Advertisement
  1. News
  2. /
  3. Health

Claim that Pfizer COVID-19 vaccine is not ‘guaranteed’ after 6 months misleads

PolitiFact | Advocates for COVID-19 vaccines have not promoted the vaccines as being “guaranteed.”
Safeway pharmacist Ashley McGee fills a syringe with the Pfizer COVID-19 booster vaccination at a vaccination booster shot clinic on Oct. 1 in San Rafael, Calif.
Safeway pharmacist Ashley McGee fills a syringe with the Pfizer COVID-19 booster vaccination at a vaccination booster shot clinic on Oct. 1 in San Rafael, Calif. [ JUSTIN SULLIVAN | Getty Images North America ]
Published Oct. 11

Wait — Pfizer’s COVID-19 vaccine came with a guarantee?

No.

And a claim made by conservative commentator Kimberly Klacik suggesting that the vaccine loses all its effectiveness over time is wrong.

Klacik, a Republican who lost her 2020 campaign for a U.S. House seat from Baltimore, made the claim on Instagram, where she has 530,000 followers. She referred to New York City’s requirement to show proof of vaccination to enter some venues, writing:

“So now that it’s been confirmed that the Pfizer vaccine isn’t guaranteed after 6 months, are the bulk of the vaccination cards NYC requires expired? Proving your #COVID vaccination status has become one of the dumbest ideas in US history.”

Her post was flagged as part of Facebook’s efforts to combat false news and misinformation on its News Feed. (Read more about our partnership with Facebook.)

No guarantees

Let’s first dismiss the notion that advocates of vaccination say that COVID-19 vaccines come with any guarantee.

“COVID-19 vaccines are effective and are a critical tool to bring the pandemic under control; however, no vaccine is 100% effective at preventing illness,” the federal Centers for Disease Control and Prevention says. “Some fully vaccinated people will get sick, and some will even be hospitalized or die from COVID-19.”

Now let’s get to how the Pfizer vaccine loses some, but not all, effectiveness over time.

What’s in the study

When we asked Klacik to back up her statement, she said multiple reports, including a Reuters news story, stated that the vaccine “loses its effectiveness after six months.”

The Reuters story said the vaccine’s effectiveness drops after six months.

Let’s get to what the study itself says.

The study, funded by Pfizer and peer-reviewed, was published Oct. 4 in The Lancet, a British medical journal. Researchers led by an epidemiologist at Kaiser Permanente Southern California health care system studied the Pfizer vaccine’s effectiveness. They analyzed the electronic health records of more than 3 million patients ages 12 and up in the system, from Dec. 14, 2020, to Aug. 8, 2021. The study was designed to assess the effectiveness of the vaccine against infection and hospitalizations for up to six months.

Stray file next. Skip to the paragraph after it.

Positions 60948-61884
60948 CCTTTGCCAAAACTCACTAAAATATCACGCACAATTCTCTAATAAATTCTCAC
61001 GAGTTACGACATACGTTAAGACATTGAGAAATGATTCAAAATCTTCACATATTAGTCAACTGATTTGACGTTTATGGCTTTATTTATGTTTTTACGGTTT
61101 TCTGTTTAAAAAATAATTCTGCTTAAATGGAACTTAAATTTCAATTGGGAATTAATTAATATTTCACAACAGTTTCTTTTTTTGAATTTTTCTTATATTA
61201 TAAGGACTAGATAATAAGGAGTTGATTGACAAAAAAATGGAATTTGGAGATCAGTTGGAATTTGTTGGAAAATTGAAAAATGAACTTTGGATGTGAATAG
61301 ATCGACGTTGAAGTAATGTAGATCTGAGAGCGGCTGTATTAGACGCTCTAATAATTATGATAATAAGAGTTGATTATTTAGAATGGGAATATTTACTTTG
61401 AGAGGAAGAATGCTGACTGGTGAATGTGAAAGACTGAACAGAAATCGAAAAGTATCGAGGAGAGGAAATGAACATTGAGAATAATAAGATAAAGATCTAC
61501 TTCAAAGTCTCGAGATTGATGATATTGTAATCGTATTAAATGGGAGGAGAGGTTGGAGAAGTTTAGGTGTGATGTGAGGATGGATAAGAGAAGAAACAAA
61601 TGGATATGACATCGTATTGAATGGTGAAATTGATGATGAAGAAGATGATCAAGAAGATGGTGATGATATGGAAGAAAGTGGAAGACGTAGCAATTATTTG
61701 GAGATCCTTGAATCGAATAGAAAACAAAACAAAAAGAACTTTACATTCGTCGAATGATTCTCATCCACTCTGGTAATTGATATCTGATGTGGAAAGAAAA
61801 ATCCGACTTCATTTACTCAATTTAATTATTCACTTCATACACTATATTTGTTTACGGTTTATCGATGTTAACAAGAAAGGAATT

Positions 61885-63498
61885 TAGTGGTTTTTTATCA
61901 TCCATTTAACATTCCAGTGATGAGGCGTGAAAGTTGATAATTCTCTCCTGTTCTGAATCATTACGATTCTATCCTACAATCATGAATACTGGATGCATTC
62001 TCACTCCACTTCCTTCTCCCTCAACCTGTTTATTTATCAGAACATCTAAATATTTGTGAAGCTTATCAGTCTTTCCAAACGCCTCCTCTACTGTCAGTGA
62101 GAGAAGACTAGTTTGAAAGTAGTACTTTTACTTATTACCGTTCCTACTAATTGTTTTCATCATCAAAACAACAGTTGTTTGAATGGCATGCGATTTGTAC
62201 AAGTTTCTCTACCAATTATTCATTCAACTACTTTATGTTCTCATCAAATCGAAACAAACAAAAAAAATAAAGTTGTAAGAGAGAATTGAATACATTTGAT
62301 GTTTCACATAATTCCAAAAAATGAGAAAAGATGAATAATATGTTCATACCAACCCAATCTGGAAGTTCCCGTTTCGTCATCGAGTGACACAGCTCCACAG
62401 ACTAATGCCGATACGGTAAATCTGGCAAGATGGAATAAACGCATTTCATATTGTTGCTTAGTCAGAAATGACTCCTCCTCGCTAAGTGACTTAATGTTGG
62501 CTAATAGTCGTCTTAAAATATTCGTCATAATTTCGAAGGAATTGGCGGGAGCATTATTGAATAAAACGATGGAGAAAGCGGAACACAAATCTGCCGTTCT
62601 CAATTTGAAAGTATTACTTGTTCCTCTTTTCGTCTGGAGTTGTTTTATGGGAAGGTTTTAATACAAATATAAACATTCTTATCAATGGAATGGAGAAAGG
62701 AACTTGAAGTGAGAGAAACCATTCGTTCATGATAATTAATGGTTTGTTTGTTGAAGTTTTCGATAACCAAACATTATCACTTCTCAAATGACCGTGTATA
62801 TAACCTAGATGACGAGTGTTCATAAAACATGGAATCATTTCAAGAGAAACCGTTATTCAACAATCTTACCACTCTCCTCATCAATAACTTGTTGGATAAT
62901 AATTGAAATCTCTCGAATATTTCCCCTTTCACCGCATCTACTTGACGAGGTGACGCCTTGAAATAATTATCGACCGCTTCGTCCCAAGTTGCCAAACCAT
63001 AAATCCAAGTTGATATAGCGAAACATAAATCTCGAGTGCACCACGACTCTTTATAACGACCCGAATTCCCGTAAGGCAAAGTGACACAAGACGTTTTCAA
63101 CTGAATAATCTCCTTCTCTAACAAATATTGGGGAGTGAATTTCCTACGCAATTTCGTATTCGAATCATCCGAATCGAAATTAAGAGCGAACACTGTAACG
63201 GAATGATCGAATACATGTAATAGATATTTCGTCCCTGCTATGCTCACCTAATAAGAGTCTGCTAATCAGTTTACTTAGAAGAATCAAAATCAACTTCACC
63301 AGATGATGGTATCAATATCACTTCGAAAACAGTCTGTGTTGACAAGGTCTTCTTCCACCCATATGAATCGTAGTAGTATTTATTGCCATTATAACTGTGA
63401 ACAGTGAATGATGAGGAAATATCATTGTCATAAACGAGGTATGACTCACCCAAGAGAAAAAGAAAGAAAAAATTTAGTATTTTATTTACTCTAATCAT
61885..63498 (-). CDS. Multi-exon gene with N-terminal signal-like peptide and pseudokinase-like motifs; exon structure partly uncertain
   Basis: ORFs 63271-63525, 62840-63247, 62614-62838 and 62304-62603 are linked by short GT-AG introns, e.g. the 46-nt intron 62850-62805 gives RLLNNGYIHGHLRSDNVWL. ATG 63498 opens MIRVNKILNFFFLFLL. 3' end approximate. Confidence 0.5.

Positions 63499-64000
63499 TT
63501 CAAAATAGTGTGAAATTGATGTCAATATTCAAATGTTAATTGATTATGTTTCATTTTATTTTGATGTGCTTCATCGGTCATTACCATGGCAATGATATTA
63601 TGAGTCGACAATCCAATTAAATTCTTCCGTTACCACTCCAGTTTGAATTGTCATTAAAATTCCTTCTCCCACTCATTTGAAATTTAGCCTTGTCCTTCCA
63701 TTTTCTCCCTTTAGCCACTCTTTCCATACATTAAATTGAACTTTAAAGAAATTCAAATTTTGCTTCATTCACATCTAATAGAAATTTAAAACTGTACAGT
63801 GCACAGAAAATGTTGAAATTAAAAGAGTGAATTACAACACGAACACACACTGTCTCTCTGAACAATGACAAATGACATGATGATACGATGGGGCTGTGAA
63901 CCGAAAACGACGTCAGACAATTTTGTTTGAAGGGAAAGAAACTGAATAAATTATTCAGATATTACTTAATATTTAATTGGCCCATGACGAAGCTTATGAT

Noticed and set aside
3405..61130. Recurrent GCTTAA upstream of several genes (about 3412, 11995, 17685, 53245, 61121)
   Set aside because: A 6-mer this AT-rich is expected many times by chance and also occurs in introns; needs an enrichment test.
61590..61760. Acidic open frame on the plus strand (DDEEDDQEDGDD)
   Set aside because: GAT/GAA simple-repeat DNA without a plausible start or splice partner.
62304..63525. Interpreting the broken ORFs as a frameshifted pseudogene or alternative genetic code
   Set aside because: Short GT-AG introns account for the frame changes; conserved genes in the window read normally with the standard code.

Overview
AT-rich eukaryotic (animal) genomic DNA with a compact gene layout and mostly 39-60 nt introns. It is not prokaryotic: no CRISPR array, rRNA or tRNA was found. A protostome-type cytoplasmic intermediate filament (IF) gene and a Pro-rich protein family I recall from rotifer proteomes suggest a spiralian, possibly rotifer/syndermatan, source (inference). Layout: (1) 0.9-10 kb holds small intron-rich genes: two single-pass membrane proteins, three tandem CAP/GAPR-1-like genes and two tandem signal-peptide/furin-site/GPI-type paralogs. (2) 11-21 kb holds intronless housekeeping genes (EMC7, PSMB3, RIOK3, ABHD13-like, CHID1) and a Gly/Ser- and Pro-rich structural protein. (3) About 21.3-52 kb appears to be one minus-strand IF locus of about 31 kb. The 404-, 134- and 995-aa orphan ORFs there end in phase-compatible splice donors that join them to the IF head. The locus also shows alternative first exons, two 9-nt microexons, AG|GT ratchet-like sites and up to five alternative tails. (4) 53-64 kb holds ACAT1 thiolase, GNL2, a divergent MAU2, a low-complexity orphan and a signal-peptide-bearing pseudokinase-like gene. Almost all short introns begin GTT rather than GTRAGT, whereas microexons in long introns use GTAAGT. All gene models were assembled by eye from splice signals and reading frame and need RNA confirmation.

Key findings:

  • The vaccine is 90 percent effective against hospital admissions for up to six months, at least.
  • Effectiveness against infection dropped from 88 percent to 47 percent after five months. Waning effectiveness was expected, the study said, based on other studies.
  • Reduction in vaccine effectiveness against infections over time “is probably primarily due to waning immunity with time, rather than the delta variant escaping vaccine protection.”
  • This and other studies “suggest that booster doses are likely to be needed to restore the initial high amounts of protection observed early in the vaccination program.”
  • The study underscores “the importance of continuing to prioritize improving COVID-19 vaccination rates, including in hard-to-reach communities.”

Our ruling

Klacik said “it’s been confirmed that the Pfizer” COVID-19 “vaccine isn’t guaranteed after six months” and suggested it loses all effectiveness.

The vaccine never came with any guarantee.

Klacik’s claim alludes to a study that found that the Pfizer vaccine’s effectiveness in preventing infection dropped from 88 percent to 47 percent after five months. In preventing hospital admission, the vaccine remained 90 percent effective over six months, the study found.

The claim contains only an element of truth. We rate it Mostly False.

• • •

Tampa Bay Times coronavirus coverage

DELTA VARIANT: The contagious variant has changed what we know about staying safe from COVID-19. Here's what you need to know.

KIDS AND COVID: Kids are back in school, but COVID-19 is still a problem. Here's what parents and kids need to know.

VACCINES Q&A: Have coronavirus vaccine questions? We have answers, Florida.

GET THE DAYSTARTER MORNING UPDATE: Sign up to receive the most up-to-date information.

A TRIBUTE TO FLORIDIANS TAKEN BY THE CORONAVIRUS: They were parents and retirees, police officer and doctors, imperfect but loved deeply.

HAVE A TIP?: Send us confidential news tips

We’re working hard to bring you the latest news on the coronavirus in Florida. This effort takes a lot of resources to gather and update. If you haven’t already subscribed, please consider buying a print or digital subscription.